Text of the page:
In a little less than 24 hours, we’ll get to witness the final act in yet another Stanley Cup victory for the Blackhawks, as the 2015 Stanley Cup Champions banner will be raised to the United Center rafters.
Then that’ll be a memory and it’ll be time for a new season. So let’s get right to it: here are some storylines to keep an eye on this winter:
I’ve got Teuvo Teravainen scoring at least 52 points this season: I’ve never hid the fact that I’m a huge fan of the Finnish playmaker. I think we all finally got a good glimpse at what Teuvo can do during the prior postseason, where he posted 10 points in 18 games and displayed all of the tools that have had Hawks fans salivating for three years now. You could even argue that he singlehandedly turned a 1-0 deficit into a 2-1 Hawks victory during Game 1 of the Stanley Cup Final — all at the age of 20.
Early line combinations have him skating on the top unit with Toews and Hossa, although given Joel Quenneville’s penchant for line juggling, I’d be skeptical about that group remaining intact all season long.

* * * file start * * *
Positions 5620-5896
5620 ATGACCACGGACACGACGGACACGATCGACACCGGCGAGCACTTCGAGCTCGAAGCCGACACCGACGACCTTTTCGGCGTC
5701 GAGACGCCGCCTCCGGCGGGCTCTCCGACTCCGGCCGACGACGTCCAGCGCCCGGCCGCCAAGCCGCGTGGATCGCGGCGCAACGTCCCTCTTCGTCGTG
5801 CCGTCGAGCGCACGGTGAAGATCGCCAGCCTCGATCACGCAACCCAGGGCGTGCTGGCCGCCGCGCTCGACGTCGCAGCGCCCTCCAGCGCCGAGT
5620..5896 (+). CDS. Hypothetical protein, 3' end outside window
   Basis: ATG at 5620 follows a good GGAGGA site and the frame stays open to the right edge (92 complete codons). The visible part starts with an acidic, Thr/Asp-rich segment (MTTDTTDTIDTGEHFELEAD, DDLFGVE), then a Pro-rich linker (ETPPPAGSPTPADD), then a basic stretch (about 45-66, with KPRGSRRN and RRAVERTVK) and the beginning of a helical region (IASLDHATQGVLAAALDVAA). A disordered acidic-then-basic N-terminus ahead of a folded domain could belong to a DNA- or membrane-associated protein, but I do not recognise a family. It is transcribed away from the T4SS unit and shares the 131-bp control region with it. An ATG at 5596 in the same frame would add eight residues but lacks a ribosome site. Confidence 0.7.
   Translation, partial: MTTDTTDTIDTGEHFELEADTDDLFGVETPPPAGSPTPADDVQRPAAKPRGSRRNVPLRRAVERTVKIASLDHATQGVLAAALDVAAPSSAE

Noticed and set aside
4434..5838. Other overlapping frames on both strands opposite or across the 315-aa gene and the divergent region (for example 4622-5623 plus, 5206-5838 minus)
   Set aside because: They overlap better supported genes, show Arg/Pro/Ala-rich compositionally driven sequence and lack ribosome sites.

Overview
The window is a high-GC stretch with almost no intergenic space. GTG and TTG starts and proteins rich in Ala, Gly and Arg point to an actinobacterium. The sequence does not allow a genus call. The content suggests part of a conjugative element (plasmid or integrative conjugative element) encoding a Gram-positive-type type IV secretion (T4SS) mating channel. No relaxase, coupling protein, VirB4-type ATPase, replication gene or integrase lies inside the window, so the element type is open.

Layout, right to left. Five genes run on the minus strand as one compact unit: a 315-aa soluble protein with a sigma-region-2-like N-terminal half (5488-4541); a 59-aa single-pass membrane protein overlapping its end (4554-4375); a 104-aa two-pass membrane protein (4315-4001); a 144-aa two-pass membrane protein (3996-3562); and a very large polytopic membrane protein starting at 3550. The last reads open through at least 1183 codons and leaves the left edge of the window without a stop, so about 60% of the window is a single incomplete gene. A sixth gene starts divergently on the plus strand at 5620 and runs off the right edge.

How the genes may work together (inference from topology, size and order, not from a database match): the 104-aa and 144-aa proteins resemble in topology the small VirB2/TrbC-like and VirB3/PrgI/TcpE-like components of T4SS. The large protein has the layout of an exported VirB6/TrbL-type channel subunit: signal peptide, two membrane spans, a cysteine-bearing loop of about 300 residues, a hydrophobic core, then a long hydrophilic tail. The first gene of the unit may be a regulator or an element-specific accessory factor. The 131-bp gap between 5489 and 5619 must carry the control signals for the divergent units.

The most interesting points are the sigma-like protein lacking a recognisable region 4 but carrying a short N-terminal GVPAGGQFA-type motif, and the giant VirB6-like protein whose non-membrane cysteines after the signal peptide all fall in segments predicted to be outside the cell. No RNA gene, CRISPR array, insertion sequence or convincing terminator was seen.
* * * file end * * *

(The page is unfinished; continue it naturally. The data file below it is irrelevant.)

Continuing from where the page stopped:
Still, it appears that this will be the first time Teuvo spends an entire season in Chicago, with trips to Rockford no longer necessary. Fifty-two points feels like a conservative estimate, but I think that, at a minimum, he’ll be able to replace the 52 points that were produced by Brandon Saad in 2014-15.
Corey Crawford will again be a very good NHL goalie, and people will still call for his job for no real reason: After any Blackhawks game, I can log on to any social media platform and find some person demanding that the Blackhawks trade Crawford/start Darling/look for goalie help. Why? Great question.
Saying that Crawford is a goalie with whom you can win a Stanley Cup is not an opinion: it’s a fact, and it’s been proven twice. Yet there’s still a section of Blackhawks fans that will do its best to belittle him at every turn.
You can probably expect another solid year out of Crawford, with a save percentage just over .920 and a goals-against average somewhere in the low 2s, which is pretty much where he’s been since for the last three seasons — two of which resulted in a Jennings Trophy.